As you open your email to look for holiday deals, don’t get scammed, says the Internal Revenue Service.

“Phishing with a ph, it’s the number one way that data thefts happen,” said IRS spokesman Michael Devine. “About 90% of all data thefts begin with a phishing email. They may pretend to be a company that you’ve dealt with or someone that you know.”

The scams tell an urgent story, but it isn’t true.

“Anytime you get an email from someone that you don’t expect to hear from or someone you don’t know, be very suspicious,” said Devine. “Please, don’t ever click on a link on any of these suspicious emails.”

The email link may send users to what looks like a familiar website to login, but the username and password goes to the thieves. Or, the scam suggests users open an attachment, which secretly downloads malicious software. Either method works for identity thieves. It’s also important to commit any passwords you need to memory, so the physical paper can’t be stolen.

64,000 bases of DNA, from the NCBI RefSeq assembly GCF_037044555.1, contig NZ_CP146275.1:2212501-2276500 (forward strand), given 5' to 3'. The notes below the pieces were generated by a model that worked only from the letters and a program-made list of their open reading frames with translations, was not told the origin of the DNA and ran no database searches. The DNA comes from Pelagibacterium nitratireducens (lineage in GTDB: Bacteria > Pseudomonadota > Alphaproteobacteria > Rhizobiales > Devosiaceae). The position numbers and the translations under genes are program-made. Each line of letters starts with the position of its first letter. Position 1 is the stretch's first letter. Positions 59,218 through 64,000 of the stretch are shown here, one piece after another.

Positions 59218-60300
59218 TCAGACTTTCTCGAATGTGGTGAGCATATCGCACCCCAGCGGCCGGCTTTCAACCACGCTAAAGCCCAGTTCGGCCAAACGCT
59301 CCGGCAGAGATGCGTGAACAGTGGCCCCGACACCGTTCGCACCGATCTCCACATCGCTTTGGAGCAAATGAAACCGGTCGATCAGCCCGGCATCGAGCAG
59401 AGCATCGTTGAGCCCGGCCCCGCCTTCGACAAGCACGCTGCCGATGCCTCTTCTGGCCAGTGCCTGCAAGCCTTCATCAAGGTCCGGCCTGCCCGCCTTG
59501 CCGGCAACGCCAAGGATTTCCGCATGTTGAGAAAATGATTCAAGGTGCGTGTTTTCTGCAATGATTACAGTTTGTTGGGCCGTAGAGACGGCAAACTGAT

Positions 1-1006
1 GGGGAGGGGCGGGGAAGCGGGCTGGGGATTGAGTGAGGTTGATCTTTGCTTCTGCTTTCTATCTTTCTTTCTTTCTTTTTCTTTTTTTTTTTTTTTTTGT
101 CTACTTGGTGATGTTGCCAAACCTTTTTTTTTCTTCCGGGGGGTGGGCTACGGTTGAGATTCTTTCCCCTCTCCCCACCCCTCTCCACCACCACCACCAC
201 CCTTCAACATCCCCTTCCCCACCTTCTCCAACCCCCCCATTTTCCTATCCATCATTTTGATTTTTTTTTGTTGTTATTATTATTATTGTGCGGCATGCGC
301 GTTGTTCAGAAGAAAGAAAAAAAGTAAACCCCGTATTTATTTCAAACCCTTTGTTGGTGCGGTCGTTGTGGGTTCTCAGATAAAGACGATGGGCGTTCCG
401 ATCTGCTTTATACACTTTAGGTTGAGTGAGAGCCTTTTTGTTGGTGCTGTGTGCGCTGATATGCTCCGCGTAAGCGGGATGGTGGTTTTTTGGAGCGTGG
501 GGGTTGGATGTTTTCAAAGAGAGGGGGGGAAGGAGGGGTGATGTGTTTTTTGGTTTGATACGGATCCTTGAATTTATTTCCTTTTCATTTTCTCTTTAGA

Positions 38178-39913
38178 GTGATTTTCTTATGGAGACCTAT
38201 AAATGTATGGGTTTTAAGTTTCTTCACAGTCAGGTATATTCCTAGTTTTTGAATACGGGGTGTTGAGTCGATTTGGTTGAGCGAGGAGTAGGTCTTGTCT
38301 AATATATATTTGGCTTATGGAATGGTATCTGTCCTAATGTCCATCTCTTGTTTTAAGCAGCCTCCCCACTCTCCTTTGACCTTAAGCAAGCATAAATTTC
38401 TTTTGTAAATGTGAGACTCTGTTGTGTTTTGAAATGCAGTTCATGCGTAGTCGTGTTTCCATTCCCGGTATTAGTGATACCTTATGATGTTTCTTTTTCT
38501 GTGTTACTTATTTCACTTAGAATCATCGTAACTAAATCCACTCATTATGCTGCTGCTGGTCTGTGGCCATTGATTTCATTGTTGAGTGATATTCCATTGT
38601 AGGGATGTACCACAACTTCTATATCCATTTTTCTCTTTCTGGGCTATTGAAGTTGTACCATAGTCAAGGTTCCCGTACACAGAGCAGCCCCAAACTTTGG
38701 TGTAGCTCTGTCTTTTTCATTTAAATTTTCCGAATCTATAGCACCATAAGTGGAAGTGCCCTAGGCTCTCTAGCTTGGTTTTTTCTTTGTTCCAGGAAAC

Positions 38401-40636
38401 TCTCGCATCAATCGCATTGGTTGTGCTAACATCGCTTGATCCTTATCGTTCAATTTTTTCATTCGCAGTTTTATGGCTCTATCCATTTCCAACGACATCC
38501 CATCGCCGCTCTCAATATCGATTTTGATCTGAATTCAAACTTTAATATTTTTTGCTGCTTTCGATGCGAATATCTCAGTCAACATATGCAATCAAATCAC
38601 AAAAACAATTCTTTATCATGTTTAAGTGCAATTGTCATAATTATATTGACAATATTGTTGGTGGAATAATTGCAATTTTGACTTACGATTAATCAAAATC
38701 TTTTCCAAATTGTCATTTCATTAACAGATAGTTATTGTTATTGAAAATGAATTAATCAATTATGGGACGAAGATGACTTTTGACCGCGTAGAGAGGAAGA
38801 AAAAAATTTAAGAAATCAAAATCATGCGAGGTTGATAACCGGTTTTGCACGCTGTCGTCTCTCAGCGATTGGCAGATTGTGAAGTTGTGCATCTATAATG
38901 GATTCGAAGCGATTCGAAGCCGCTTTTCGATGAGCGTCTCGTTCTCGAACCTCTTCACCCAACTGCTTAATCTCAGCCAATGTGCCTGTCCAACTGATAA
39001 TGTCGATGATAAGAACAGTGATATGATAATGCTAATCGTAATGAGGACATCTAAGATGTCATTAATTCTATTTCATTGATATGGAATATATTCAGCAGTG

“Use a phrase that you can remember, with a special character and a number,” said Devine. “Something like mycatbob@27. You’ll remember that, but you don’t have to write it down and if you
don’t write it down, you probably won’t lose it.”

Also don’t give out information that would give away those passwords on social media.